Emergency Survival Kit

What Supplies Do You Need for an Emergency?

May 10, 2017
Bottled Water

Keep the following supplies in your emergency survival kit, and you will be prepared for any adverse situation! 

Have these items prepared in survival bags—portable bags, such as duffels or backpacks, that are used solely for holding emergency supplies. Store survival bags in an easily accessible place. If evacuation is necessary, be sure to follow the directions of local authorities.

Food and Water for Emergencies


  • You should have a three-day supply of non-perishable food, including ready-to-eat canned goods. Try to choose high energy foods, such as granola, dried fruit, nuts, protein bars, and jerky. Avoid overly salty foods, like chips and pretzels, as they will make you thirsty. 
  • Be sure to have a manual can opener on hand, as well as eating utensils. 
  • Prepare for any special dietary needs of your family.
  • It’s also possible to buy freeze-dried foods or meal kits in bulk, which are specially made and packaged for use in emergency situations.
  • Review your food supplies occasionally and eliminate anything that has exceeded its “use by” date.


  • Keep on hand a three-day supply of water. You should have one gallon of water for each person, per day. To ensure safe drinking water, it is recommended to buy commercially bottled water.

Health and Safety Supplies

  • First Aid Kit, including non-prescription medication and antibacterial gel.
  • Be sure to stock extra prescription medication and any other special medical or sanitary needs, such as extra diapers and formula for babies.
  • Tissues, paper towels, and toilet paper can also come in handy.
  • Be sure to check out our tips for health emergencies as well.

Clothing for Your Survival Kit

  • Plan accordingly for the climate you live in. Layered clothing can help you stay warm and dry. 
  • Include at least one complete change of clothes for each person.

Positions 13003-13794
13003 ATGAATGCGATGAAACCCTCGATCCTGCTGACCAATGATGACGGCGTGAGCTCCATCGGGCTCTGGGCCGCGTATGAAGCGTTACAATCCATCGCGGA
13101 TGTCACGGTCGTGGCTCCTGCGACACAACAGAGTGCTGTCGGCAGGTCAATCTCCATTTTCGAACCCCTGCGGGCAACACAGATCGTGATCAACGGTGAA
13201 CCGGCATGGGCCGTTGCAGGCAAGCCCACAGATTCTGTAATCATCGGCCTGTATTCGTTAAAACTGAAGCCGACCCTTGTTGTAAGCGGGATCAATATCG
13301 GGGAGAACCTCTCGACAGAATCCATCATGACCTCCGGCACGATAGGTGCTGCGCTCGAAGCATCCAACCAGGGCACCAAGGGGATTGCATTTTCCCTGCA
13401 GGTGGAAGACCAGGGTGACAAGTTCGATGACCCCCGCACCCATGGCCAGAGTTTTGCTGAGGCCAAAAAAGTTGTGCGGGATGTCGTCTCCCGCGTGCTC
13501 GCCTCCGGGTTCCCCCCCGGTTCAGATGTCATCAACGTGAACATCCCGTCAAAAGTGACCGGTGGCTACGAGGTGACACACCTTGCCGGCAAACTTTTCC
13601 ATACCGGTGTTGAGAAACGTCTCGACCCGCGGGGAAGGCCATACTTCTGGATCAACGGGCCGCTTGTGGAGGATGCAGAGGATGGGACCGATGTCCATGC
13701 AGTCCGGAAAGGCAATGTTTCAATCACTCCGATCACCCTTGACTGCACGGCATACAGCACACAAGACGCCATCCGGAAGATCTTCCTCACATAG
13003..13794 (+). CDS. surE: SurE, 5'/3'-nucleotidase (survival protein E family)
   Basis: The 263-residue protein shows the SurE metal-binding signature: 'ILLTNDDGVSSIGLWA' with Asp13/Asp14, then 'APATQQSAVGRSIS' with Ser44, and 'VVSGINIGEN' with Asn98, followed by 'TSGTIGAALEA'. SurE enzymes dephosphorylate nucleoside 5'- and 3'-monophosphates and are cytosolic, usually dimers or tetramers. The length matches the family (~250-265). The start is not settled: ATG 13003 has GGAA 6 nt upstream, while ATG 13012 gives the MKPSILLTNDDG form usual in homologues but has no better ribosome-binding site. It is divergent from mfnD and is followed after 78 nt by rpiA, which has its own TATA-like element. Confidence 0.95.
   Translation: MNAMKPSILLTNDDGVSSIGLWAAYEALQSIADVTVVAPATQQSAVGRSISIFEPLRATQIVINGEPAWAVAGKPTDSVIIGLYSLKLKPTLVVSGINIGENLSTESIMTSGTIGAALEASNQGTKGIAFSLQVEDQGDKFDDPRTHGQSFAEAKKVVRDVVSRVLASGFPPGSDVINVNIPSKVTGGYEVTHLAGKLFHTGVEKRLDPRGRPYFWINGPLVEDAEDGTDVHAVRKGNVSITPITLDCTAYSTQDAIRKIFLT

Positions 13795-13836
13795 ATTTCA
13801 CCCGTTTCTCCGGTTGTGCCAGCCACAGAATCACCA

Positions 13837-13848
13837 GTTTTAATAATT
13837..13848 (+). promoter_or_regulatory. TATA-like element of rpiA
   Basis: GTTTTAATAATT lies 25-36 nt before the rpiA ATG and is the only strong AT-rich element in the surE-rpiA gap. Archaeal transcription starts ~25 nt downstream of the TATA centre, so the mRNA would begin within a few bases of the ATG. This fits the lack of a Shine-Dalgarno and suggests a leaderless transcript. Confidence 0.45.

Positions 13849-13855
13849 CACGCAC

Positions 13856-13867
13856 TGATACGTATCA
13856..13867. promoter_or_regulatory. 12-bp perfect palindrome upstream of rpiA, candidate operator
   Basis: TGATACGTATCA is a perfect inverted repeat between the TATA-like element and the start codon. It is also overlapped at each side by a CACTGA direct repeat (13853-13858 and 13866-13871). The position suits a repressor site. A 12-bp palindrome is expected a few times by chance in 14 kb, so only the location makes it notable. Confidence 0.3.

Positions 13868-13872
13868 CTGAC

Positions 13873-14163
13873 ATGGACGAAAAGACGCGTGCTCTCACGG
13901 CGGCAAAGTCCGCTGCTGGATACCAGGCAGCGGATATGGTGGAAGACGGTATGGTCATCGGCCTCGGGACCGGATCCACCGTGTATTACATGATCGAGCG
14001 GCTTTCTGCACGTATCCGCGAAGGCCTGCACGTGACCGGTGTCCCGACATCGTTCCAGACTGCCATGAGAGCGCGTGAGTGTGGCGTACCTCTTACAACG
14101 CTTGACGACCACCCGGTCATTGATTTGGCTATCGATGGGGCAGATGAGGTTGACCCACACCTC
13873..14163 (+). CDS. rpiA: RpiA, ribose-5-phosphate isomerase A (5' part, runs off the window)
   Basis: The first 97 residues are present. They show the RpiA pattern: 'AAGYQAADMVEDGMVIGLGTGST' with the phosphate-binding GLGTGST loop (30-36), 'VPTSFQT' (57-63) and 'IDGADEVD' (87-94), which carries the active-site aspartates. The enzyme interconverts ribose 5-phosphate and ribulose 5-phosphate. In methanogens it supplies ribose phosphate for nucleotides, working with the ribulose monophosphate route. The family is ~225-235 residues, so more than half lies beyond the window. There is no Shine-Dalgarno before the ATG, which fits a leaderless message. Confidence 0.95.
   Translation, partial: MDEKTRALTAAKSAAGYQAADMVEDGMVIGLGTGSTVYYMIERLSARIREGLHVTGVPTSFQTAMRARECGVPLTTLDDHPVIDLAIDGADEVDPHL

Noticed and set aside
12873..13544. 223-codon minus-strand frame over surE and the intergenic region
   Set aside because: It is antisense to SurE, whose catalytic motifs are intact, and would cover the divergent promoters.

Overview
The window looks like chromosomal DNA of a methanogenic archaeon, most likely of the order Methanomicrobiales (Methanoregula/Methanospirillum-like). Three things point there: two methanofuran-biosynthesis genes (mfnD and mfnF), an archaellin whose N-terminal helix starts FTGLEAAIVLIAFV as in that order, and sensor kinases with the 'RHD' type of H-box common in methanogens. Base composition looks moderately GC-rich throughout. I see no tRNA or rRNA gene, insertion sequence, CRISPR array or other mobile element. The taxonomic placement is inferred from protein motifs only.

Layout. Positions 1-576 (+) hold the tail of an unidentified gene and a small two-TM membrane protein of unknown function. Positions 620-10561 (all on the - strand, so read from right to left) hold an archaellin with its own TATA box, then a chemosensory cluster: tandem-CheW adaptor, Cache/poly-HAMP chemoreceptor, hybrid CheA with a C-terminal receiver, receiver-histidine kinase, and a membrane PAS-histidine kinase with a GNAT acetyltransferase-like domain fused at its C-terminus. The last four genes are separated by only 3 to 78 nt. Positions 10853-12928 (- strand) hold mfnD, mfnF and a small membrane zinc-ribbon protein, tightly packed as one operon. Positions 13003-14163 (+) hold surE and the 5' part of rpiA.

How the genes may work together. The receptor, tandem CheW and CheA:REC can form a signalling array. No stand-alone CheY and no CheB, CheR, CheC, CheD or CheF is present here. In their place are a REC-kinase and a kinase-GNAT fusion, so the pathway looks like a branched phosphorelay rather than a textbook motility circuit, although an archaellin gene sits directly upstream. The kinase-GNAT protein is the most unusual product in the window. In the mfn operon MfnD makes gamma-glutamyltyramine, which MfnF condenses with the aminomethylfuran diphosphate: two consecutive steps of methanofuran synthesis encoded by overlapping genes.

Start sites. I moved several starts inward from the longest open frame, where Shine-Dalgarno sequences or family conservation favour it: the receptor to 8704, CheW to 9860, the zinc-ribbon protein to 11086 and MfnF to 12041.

Survival Tools for Emergencies

  • Flashlights, with extra batteries (or mechanical, squeeze-type flashlights)
  • Matches in a waterproof container
  • Paper and pencil
  • Signal flares
  • Extra cell phone battery or battery packs
  • Fire extinguisher
  • Pocket knife
  • Nylon rope
  • Duct tape
  • Cash

Important Family Documents

Keep these records in a waterproof, portable container.

  • Will, insurance policies, contracts, deeds, stocks and bonds
  • Photo IDs, passports, social security cards, immunization records
  • Bank account numbers
  • Credit card account numbers and companies
  • Inventory of valuable household goods, important telephone numbers
  • Family records (birth, marriage, death certificates)
  • Photocopies of credit and identification cards

Check out what you should have in your car safety kit as well. Plus, find out what to do when the power goes out.

Do you have any other suggestions for emergency survival kits? Let us know below!


Federal Emergency Management Agency (FEMA)


Reader Comments

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I'm a prepper. You actually need 4 gallons of water, per person, per day. If you have animals, 1 gallon per animal per day is more than sufficient along with their food.

Also have....

I got a crank radio/flashlight from Walmart that needs no batteries. Will run about an hour on a full crank. Nice to stay informed during an emergency. They have several more expensive ones that also has a place to charge your devices.

You should also carry a

You should also carry a pocket knife and some rope. You can purchase small nylon rope anywhere. Also always remember good footwear with a spare pair of socks. It doesn't matter what kind of climate you live in but good comfortable boots will be good in case of any terrain you may need to walk.

also with the emergency kits

also with the emergency kits don't forget your animals...extra food, water and litter are needed and if you have to leave your home make sure the animal holder is available..i have 2 cats and i keep everything together in the holder..

Don't forget the toilet

Don't forget the toilet paper. Also have a 5 gallon bucket and plastic bags to line it with to use as a toilet, just in case the water is cut off like it was here when IKE hit.

Emergency Kit: Toilet

Do not line the bucket with plastic bags or anything! The bag will leak and be very difficult to handle when "loaded".
Much easier to dump the bucket: open the outside clean-out for your house drain system and pour the bucket contents in; or dump it on a compost pile just for human waste and cover with leaves, straw, hay, woodchips or sawdust. Can be used after one year. For composting only: use sawdust or woodchips in the bucket to cover solid waste and use a second container for urine only. Urine can be used for nitrogen in the garden, diluted up to 10 water with 1 urine.